A Visit to Dryberry Lake

If you have always wanted a place where you can let go of your troubles, Dryberry Lake is one of those places.

My first trip to Dryberry Lake was way back in 1980 when I was 17 years old. Friends of mine from high school, Mike Pynoo, Tick Rowson, and I were camping on nearby Hillock Lake when we decided to take the portage into Dryberry. No canoe, just hiking. It was pretty rough going, so we were happy we didn’t have the canoe and when we finally got there, we were somewhat exhausted – and each of us had about a pint less of blood as we had forgotten the bug spray back at camp. Anyway, what we saw was awe-inspiring: a lake with crystal clear water, sea green in colour, and with rugged, massive outcrops. It was a definite "note to self" kind of moment where I thought "I’ll have to come back here again…"

Well, That Took Awhile!

It only took me 23 years, but I did end up going back, this time with a friend who owned a local resort, and we were going trout and muskie fishing! I have been returning ever since, almost always to fish, but sometimes just to go in and see the lake from the landing. I’d say I have gone into the lake at least 45 times since 2002, and I love it more and more each time I go. This lake has a spirit to it, its own unique way of grabbing you gently, and you don’t want it to let you go.

Some of the hardest places to get into are the most worthwhile

The Road in is Rugged

The road in from Highway 71 is neither conspicuous nor for the faint of heart, and unless you have a truck (and it is recommended you have a 4x4), the Dryberry Lake Access Road is not for you. Located on the east side of the Highway just before Graphic Lake, if you’re driving in a southerly direction or just after Graphic Lake in a northerly direction, you have to be on the lookout as there are no signs marking the road anywhere. Once you find the road and go down it for the first 100 or so yards, pull over and check your load and your boat and batten down the hatches, as the condition of the road deteriorates significantly the further east you go.

Sign welcoming you to the Dryberry Lake Conservation Reserve

Big, Big Fish!

You’ll arrive at the landing about half an hour later and be greeted by a cool sign the Ontario Ministry of Natural Resources put up, informing people that the lake is a designated Conservation Reserve. It has info on the lake’s size, depths, and fish, focusing on the incredible population of lake trout. Dryberry is known for its large number of lake trout who like its deep cool waters and abundant forage. Update: The sign has now been removed but the good news is there is a new dock and the boat launch/landing has been considerably improved.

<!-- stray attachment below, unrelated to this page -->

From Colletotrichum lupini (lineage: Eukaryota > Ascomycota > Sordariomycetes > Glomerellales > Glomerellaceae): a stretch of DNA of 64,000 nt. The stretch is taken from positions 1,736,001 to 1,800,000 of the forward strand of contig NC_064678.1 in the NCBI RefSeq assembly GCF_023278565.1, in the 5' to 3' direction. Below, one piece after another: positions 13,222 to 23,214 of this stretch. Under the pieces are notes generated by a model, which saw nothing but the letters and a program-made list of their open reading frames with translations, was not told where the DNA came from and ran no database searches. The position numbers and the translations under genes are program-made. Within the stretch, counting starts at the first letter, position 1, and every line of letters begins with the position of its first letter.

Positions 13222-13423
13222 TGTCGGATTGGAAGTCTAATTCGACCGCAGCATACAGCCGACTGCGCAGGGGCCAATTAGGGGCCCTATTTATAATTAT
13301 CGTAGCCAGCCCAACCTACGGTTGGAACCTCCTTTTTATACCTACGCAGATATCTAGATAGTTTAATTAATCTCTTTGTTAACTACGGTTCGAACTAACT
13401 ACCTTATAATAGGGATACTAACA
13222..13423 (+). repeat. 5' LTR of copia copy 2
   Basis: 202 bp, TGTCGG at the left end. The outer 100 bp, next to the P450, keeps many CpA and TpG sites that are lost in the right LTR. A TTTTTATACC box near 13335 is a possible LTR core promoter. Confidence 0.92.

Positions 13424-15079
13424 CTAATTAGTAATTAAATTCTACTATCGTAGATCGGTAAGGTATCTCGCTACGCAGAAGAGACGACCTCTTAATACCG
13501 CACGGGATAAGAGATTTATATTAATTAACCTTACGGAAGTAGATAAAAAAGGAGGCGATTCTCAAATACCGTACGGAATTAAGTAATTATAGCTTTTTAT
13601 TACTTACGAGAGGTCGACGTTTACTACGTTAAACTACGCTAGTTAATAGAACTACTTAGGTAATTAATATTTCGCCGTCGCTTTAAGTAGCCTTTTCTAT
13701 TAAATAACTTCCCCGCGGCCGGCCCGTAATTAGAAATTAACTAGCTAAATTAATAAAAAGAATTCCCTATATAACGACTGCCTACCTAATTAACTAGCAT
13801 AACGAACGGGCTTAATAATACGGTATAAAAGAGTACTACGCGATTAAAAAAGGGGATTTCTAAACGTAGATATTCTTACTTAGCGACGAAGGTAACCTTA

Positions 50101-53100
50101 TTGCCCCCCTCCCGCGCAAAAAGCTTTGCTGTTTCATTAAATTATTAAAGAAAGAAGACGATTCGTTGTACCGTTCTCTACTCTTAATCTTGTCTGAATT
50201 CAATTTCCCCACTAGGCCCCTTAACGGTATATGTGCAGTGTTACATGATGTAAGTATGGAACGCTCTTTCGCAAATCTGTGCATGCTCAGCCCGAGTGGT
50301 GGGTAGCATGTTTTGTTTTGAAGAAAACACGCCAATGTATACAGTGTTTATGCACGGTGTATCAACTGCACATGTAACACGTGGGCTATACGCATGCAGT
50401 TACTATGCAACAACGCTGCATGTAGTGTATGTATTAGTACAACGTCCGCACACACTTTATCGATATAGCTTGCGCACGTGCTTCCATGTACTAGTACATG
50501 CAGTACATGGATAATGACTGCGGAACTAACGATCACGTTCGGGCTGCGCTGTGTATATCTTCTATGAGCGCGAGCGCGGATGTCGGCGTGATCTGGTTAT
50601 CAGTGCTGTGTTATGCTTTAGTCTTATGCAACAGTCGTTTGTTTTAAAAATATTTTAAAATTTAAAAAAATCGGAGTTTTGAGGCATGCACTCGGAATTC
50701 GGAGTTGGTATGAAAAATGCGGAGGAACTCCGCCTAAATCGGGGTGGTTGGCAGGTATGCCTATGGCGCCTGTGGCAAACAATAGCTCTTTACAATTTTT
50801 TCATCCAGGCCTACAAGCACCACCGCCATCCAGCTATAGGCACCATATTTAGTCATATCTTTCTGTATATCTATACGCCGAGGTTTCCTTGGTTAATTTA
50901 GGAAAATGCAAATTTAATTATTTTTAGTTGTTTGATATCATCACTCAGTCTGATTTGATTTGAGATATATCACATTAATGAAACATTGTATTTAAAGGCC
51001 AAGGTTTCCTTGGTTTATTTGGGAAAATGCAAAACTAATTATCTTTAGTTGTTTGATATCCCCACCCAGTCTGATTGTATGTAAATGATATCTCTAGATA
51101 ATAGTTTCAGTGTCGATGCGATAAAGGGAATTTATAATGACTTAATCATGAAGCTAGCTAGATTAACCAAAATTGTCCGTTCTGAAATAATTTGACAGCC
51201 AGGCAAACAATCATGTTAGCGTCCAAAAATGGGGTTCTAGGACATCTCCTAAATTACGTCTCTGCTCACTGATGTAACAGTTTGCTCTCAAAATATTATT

The trout are often found in the deepwater off these walls. It's 80' deep just 10' from shore here...

In addition to the trout, Dryberry supports a unique-looking population of large muskie as well as trophy bass. I have also caught pike in the lake, but have yet to see a walleye anywhere. Honestly, I don’t think the lake supports walleye, although I could be wrong; I don’t go there to fish for walleye, it is the trout, muskie, and bass that I like to catch.

The author releasing a nice Dryberry Lake muskie

A Magic unto its Own

The magic of Dryberry is that while it is a trophy-class fishing lake, surprisingly it’s not the fish that draws me there time after time; it's the majesty and sheer beauty of the place. I find the lake brings me to my “happy place”, where any problems I may have at hand or issues I’m dealing with simply melt away. Dryberry Lake’s beauty makes it a popular destination for paddlers, and you will often see a canoe or kayak camped along its shores. The lake also has several beautiful waterfalls and if you know where to go, some ancient pictographs on its many rock walls. 

Waterfall on Dryberry Lake

While it takes some work to get into this lake, it is definitely worth the effort. Important to note is the fact that Dryberry is part of a restricted zone for non-resident campers, but Americans can go in and out on the same day to fish, paddle, or just enjoy the lake and everything it has to offer. If you’re a Canadian resident, you can camp right along its shores. As many times as I’ve been here, there is still about 80% of the lake I have not seen so my retirement schedule (whenever that begins) looks pretty booked up with more trips into wonderful Dryberry Lake.

Centuries-old pictographs can be seen on some outcrops on the lake.

Some Resources:

Rushing River Provincial Park is a short drive north of the Dryberry Lake access road and a great location to camp if you’re from the USA. You’ll go in and out of Dryberry on a daily basis!

Township of Sioux Narrows-Nestor Falls is located about a 15-minute drive south of the Dryberry Lake access road and is another location you can stay if you’re from the USA. There are many private campgrounds here as well as Sioux Narrows Provincial Park.

Email me at gerry@visitsunsetcountry.com if a trip to Dryberry Lake is something you think you’d like to do. I would be happy to talk to you about my favourite place on the planet!

Beautiful sunset to end your day on Dryberry Lake.
About Gerry Cariou

Gerry is Executive Director of Ontario's Sunset Country Travel Association and is an avid fisherman and nature photographer. Gerry has been writing about Sunset Country's varied travel experiences for over 20 years and lives these experiences year-round in Kenora, Ontario.

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